When Elizabeth Wright took over as president of the College Republicans after arriving at Davidson as a freshman in 2013, the club had only about 20 members. Over the next three years, as interest in political engagement grew nationwide, membership grew to about 115, according to The Washington Post.
But as the 2016 presidential election neared, Wright steered the group toward making the controversial decision to not endorse Donald Trump — joining a small group of conservative clubs on college campuses that had taken a stand against the billionaire businessman.
Their decision had consequences: The students in the club who did support Trump subsequently defected to Davidson’s YAF chapter.
By the end of the school year, enthusiasm among the remaining College Republicans members had waned significantly, according to multiple student leaders.
“There was sort of like a limbo there,” says one of them, senior Joe DeMartin, president of the school’s student-run Center for Political Engagement.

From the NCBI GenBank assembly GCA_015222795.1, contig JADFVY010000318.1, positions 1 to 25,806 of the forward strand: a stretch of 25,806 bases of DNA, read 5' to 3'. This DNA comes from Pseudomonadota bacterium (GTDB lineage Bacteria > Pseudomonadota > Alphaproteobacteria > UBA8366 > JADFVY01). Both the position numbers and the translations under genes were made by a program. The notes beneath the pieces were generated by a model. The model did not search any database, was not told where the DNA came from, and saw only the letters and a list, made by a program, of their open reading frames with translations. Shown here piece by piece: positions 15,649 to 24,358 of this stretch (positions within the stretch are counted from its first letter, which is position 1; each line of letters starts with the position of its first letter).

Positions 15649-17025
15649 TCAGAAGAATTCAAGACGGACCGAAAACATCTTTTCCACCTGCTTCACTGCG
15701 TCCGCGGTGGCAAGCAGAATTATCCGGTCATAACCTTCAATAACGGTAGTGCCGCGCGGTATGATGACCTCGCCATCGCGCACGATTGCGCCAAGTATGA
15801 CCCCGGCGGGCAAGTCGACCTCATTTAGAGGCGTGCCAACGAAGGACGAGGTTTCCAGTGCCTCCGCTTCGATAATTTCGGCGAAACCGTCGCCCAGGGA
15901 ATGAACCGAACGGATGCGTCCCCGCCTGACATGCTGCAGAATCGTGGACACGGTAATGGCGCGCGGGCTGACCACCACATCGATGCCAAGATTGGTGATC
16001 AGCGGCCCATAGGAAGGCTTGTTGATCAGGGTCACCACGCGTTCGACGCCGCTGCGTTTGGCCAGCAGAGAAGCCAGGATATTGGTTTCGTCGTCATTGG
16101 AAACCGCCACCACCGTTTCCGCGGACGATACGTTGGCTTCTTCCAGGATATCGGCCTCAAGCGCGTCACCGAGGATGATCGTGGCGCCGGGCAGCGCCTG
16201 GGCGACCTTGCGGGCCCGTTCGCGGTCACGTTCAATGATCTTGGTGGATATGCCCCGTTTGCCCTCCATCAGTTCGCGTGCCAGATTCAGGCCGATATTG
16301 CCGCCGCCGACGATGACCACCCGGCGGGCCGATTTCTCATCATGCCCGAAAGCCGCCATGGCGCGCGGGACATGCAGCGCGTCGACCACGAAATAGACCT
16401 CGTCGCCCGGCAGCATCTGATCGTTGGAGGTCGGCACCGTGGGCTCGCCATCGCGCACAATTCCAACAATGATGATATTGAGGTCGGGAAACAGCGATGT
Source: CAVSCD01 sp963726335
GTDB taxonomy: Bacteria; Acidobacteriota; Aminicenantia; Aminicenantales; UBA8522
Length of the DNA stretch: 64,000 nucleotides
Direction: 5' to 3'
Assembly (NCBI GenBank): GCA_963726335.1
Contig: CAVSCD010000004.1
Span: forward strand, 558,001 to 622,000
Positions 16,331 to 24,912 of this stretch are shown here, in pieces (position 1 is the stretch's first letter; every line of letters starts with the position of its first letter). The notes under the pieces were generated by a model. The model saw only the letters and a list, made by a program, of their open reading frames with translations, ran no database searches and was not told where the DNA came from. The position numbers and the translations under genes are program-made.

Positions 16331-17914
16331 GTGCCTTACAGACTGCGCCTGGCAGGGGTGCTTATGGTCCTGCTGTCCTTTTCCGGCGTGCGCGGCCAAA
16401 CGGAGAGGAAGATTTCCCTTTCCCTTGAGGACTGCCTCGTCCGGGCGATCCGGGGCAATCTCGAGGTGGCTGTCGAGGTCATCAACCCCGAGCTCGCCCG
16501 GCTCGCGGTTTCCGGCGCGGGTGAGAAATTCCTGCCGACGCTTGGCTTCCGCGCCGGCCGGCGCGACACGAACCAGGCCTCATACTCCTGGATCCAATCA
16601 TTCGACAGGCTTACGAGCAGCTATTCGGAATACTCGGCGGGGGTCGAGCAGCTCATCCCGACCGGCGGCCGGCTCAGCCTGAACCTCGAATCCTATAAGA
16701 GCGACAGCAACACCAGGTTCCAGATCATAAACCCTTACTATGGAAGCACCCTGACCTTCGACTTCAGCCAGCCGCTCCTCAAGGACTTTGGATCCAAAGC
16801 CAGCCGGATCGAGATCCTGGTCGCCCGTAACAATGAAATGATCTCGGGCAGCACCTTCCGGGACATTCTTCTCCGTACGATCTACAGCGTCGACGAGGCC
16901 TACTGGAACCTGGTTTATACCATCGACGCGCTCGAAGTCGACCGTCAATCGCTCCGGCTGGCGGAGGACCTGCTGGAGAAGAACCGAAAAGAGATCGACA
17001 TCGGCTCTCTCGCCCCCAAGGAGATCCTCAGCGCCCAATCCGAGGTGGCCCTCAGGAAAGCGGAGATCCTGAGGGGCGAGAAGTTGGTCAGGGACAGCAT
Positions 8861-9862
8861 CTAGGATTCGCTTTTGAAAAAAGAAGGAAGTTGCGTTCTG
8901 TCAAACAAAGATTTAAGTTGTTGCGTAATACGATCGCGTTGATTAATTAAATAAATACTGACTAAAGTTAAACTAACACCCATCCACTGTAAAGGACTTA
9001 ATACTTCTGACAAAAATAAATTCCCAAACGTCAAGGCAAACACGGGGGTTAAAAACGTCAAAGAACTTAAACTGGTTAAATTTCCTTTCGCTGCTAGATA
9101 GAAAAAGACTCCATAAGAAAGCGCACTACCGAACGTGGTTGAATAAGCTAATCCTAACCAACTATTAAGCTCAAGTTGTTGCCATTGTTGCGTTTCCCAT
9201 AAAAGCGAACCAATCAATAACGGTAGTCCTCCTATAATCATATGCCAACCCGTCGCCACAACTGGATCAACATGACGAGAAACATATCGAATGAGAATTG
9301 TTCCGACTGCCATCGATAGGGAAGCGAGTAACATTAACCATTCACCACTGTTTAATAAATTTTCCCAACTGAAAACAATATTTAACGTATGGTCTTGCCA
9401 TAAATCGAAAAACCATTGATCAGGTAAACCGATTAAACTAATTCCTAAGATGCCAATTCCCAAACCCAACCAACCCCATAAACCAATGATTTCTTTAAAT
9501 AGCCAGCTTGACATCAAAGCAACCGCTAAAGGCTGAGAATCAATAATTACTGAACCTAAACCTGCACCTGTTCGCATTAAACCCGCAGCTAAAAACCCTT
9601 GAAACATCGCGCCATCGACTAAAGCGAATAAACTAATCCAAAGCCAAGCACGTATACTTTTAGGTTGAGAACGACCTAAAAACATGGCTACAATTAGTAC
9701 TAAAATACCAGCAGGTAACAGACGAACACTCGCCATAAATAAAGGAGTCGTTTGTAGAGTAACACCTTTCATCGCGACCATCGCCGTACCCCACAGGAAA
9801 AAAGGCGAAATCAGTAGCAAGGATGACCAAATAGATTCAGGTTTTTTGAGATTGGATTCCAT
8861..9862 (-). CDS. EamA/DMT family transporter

Over the next two years, he says, “They were just not very focused as a club, and they didn’t hold many events or much outreach. ... I mean, the point of a College Republicans club is to get students energized in local races. They weren’t doing that.”
Then, late last summer, Maya Pillai decided she wanted to resurrect it.
Struggling to find her place
Though she found herself wrestling with whether or not Davidson was the right place for her just one month into her freshman year, Pillai stayed partly because she “didn’t want to have to go through the whole college application process again” — but mainly because her scholarship covered the majority of the school’s $68,000-per-year cost.
She decided she couldn’t turn down the money.
But she says she continued to pay a steep price for aligning with YAF, which infamously had stirred up its own controversy the semester before Pillai’s arrival by circulating a video in which unwitting students and faculty were asked to sign a petition to support “GPA redistribution.” (Some actually signed. It was a hoax.)